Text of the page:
It’s All Tradition to Me

12 Apr
FGM in practice in the Lower River Region of The Gambia (Photo Credit: B.A. Bah/Globe/FPI)

FGM in practice in Lower River Region, The Gambia. The tiny West African country is expected to CRIMINALISE FGM next year. (Photo Credit: Binta A. Bah/Globe/FPI/2011)

30 women circumcisers in The Gambia have vowed to stop Female Genital Mutilation (FGM). So, has Gamcotrap’s campaign to eradicate this deep-seated cultural practice been a success so far, asks Binta A. Bah.

The Gambia has ratified and signed international and regional instruments on all forms of harmful traditional practices such as the Convention on the Elimination of all forms of Discrimination Against Women or CEDAW as well as enactment of local laws to promote and protect the rights of women and children.  For example, the Children’s Act and the Women’s Act call for protection of children from harmful traditional practices as well as educating the population on the effects of harmful traditional practices on reproductive health in particular.

However, the Women’s Act has failed to spell out female genital mutilation which is regarded as violence against women, violates their rights and affects their health in numerous ways.

Section 21 of the Women’s Act 2010 specifically guarantees women the right to protection of health and safety including the safeguarding of the function of their reproductive health but how effective is this? With virtually no law in place to prohibit the practice in the country, it seems hard to stop the practice in a short period.

Three decades ago, the issue of FGM was regarded by many as a taboo to be talked about in public or discussed. But tomorrow, 13th April 2013, 30 women circumcisers will make a public declaration to stop FGM in a ceremony in Wassu, Central River Region. This ‘dropping of the knife’ will be fourth ceremony of its kind.

As GAMCOTRAP reaches out to more Communities in the country, more circumcisers are pledging to drop their knives.

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Gamcotrap is a women’s rights NGO working in the area of women and girls and to stop harmful practices that affect the lives and circumstances of women and girls in The Gambia.  They have been very active and effective in stopping FGM. And yes, their struggle has led many to drop their knife.

The first ever public declaration of dropping the knife was held in 2007 at the Independence Stadium in Bakau where eighteen women circumcisers publicly vowed to abandon female circumcision. This was followed by a bigger one held in the provincial capital of Upper River Region, Basse, in 2009 where over 60 women circumcisers have also declared to have stopped the practice.

In 2011, 20 women circumcisers from 150 communities in Lower River Region publicly vowed to abandon at a ceremony held at Soma. ‘Dropping the knife’ symbolizes a public declaration of abandonment of the deep-seated cultural practice.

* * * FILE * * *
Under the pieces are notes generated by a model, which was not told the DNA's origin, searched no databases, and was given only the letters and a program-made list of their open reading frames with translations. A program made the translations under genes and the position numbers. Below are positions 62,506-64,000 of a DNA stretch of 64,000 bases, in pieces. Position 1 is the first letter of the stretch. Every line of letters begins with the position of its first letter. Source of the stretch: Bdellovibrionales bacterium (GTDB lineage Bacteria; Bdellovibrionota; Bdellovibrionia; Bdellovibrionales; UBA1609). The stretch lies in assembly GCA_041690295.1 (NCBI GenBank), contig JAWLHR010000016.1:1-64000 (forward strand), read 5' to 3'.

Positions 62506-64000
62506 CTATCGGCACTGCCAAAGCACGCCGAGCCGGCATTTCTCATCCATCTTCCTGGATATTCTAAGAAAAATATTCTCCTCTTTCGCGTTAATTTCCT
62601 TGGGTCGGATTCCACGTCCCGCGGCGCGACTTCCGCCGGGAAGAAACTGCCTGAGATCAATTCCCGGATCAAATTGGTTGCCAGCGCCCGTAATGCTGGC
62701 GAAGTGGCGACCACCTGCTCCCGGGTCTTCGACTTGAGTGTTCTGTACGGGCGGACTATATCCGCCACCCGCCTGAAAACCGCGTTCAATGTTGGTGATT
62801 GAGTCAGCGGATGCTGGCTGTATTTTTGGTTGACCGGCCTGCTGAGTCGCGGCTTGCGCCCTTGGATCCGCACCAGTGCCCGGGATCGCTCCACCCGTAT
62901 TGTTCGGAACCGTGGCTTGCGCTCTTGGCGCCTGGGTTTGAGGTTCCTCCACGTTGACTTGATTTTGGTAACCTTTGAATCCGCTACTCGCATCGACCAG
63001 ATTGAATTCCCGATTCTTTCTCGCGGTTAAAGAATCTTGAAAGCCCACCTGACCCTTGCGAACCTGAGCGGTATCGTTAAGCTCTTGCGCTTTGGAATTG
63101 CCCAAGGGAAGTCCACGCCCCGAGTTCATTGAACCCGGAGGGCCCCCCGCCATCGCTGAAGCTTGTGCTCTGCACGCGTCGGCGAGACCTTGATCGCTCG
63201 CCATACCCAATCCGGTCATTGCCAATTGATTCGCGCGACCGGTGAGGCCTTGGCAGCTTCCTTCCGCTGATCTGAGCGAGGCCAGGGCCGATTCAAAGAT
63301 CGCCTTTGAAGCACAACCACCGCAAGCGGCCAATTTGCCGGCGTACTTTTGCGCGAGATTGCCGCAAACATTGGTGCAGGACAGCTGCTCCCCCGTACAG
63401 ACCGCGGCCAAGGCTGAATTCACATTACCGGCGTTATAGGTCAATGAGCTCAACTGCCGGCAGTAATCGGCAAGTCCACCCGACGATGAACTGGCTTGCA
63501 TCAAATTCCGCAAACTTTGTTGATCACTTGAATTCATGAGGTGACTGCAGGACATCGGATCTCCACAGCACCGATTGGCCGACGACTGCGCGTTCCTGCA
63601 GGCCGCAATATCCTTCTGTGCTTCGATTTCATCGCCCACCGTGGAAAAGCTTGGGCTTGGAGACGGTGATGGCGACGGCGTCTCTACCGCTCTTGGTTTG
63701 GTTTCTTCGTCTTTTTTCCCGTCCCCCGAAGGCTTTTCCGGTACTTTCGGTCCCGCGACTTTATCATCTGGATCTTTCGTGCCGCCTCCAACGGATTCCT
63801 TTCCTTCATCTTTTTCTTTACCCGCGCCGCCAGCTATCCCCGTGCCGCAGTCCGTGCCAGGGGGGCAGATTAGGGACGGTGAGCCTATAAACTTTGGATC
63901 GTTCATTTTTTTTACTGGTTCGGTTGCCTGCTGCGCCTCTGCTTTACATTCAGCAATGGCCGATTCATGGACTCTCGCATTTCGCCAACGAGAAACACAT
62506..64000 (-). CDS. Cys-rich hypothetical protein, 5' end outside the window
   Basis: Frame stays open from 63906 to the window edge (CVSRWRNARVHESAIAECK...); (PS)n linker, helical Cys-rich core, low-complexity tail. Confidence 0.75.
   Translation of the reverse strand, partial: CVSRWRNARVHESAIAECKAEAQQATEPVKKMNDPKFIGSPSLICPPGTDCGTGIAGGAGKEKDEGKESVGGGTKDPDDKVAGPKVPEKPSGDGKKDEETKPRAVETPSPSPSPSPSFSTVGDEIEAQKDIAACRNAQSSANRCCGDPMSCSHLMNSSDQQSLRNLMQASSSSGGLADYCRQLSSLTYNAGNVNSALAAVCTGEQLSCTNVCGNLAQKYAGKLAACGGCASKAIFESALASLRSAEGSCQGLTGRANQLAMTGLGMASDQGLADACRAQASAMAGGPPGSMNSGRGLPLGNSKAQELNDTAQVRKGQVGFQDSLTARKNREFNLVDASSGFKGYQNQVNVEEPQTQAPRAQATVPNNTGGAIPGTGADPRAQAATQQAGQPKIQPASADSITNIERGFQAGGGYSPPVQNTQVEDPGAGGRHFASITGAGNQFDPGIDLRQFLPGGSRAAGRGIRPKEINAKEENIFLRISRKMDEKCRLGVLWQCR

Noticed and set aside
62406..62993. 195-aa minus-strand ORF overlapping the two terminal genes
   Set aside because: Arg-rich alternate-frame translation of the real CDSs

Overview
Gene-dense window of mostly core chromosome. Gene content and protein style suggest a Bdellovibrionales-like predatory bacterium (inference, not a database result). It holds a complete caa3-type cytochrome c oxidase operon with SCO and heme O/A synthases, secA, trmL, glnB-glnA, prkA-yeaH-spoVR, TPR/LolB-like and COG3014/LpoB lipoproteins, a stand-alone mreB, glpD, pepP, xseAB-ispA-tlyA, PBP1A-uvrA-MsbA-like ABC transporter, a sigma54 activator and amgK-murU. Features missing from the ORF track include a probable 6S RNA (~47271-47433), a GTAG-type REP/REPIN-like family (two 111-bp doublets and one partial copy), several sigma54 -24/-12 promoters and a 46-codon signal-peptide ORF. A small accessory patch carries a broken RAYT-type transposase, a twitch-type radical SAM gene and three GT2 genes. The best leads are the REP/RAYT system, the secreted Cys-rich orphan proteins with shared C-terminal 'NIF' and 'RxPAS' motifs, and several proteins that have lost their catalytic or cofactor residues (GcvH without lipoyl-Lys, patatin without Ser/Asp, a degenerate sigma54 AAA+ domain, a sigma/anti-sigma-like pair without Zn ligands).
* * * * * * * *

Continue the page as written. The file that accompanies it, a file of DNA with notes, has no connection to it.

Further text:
FGM, which has been scientifically proven unfavorable to the health and wellbeing of women, is still widely practiced.  The practice which involves the removal of part, or all, of the female genitalia has left many women’s lives miserable, according to women’s right activists and health officials.

FGM in Lower River Region, the Gambia (Photo Credit: Binta A. Bah/Globe/FPI/2011)

FGM in Lower River Region, the Gambia (Photo Credit: Binta A. Bah/Globe/FPI/2011)

Research has shown the most common form of genital mutilation performed in The  Gambia is known as the excision, which includes removal of all, or part of the labia minora, and cutting of the labia majora to create raw surfaces, which are then stitched or held together in order to form a cover over the vagina when  healed.

During this process, a small hole is left to allow urine and menstrual blood to flow. In some less conventional forms, less tissue is removed and a larger opening is left.

Girls and women are being circumcised on daily basis for different reasons. Many will say it is tradition while others will say it is religion. But it appears to be linked to traditional beliefs rather than religion, because there are people who believe the practice is done for reducing the sexual desire of a woman to avoid promiscuity and purification of women.

Some religious leaders in the country have condemn the practice, that FGM is not a religious obligation (neither Farda nor Sunnah), and has negative effects on women and girls.

It is estimated that over 130 million girls and women alive today have undergone FGM and 30 million are at risk. This has become a global problem which requires immediate targeted solutions.

The author, Binta A. Bah, is a Gambian human rights journalist. She is the editor and publisher of the blog, Women’s Bantabaa. She has worked as a judicial correspondent of The Daily News.

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3 Responses to “It’s All Tradition to Me”

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  1. Not always germane! | Life after work - April 13, 2013

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  2. The Gambia: 30 women slam FGM as harmful, surrender knives | Front Page International - April 17, 2013

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  3. THE CLASH | Front Page International - May 15, 2013

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